EFCC Grills Senior Lawyers Who Allegedly Transferred Huge Sums To Judges

At least three senior Nigerian lawyers reported to the Economic and Financial Crimes’ office on Thursday to answer questions over alleged transfer of huge sums of money into the bank accounts of some judges.

Paul Usoro, Gani Adetola-Kaseem, and Felix Fagbohungbe, all senior advocates of Nigeria, were at the EFCC’s Lagos office at about 9:15 a.m., a source at the Commission said.

“We have discovered that corruption in the judiciary is widespread,” said the source who did not want to be named because he was not authorised to speak on the matter.

“Those we invited were found to have transferred money into the judges’ bank accounts. We want them to come and explain the reason for the transfers. More are still coming, about 20 to 30 of them.

“Some Senior Advocates of Nigeria who have assisted the Commission in handling some of our cases in the past are also involved. Some of these lawyers had assisted us with useful legal opinions on several matters. So, we are in a dilemma.”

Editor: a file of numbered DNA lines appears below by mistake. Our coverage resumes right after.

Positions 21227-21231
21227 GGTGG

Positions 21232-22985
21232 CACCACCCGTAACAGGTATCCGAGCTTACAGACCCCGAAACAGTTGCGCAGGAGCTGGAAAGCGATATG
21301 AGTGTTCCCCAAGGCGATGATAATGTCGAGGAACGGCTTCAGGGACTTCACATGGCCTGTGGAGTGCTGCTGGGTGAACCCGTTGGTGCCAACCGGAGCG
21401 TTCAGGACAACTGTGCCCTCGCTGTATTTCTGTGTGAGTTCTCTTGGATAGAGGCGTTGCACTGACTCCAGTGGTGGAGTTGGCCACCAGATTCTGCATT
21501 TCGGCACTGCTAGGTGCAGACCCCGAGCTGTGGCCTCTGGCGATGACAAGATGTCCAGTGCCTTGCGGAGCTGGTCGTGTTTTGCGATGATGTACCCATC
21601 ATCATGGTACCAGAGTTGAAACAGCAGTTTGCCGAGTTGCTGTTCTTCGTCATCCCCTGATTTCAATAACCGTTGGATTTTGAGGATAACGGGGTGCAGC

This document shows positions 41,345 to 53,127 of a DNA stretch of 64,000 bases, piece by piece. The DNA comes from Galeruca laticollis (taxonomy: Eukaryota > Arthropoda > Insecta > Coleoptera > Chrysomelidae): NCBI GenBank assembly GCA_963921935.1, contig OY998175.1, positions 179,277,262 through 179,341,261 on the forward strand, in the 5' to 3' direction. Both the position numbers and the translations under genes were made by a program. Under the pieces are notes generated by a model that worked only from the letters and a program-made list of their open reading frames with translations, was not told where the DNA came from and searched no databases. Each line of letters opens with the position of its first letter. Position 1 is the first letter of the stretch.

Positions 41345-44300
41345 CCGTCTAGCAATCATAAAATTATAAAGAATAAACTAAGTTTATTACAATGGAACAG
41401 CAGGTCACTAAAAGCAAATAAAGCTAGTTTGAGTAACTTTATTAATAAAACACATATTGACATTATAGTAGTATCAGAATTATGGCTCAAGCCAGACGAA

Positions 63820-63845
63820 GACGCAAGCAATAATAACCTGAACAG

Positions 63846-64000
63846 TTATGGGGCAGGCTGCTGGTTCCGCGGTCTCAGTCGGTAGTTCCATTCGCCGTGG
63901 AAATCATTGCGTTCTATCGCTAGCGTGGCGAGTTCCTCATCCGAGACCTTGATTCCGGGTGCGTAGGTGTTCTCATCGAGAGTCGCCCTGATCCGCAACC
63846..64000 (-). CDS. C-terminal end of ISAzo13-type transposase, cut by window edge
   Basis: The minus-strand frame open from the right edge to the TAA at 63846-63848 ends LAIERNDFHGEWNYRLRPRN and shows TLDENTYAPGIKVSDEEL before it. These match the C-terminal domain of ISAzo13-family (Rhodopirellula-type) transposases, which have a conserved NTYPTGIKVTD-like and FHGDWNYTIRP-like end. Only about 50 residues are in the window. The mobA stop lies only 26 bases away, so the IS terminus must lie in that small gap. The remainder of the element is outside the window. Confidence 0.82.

The source said the leadership of EFCC may have invited the senior lawyers following accusations that the Commission was planning to cover-up the activities of these senior lawyers to preserve their existing relationship.

The lawyers’ invitation followed last week’s visit to the Commission by some judges including Uwani Abba-Aji, James Agbadu-Fishim, Mohammed Yunusa, Nganjiwa Hyledzira, and Musa Kurya.

The invitations are part of an ongoing investigation into alleged corruption in the Nigerian judiciary.

 Seven top judges were earlier arrested by the State Security Service, SSS.

The EFCC source said another senior lawyer, Niyi Akintola, was also summoned by the anti-graft body but he was unable to report because he had travelled to Abuja to defend a judge before the National Judicial Commission following a petition by a litigant.

Last week, Rita Ofili-Ajumogobia, a judge recently sanctioned by the NJC, who was also invited by the EFCC, failed to honour her invitation.

Mrs. Ofili-Ajumogobia, who was barred from further elevation on the bench till her retirement, had yet to respond to the EFCC’s invitation as of Thursday.

“If any judge refuses to honour our summons, the EFCC will have no choice than to employ legal process to make him or her respect the law of the land,” the EFCC source said.

“We have accorded all the judges who came to the EFCC a lot of respect in line with international best practices.”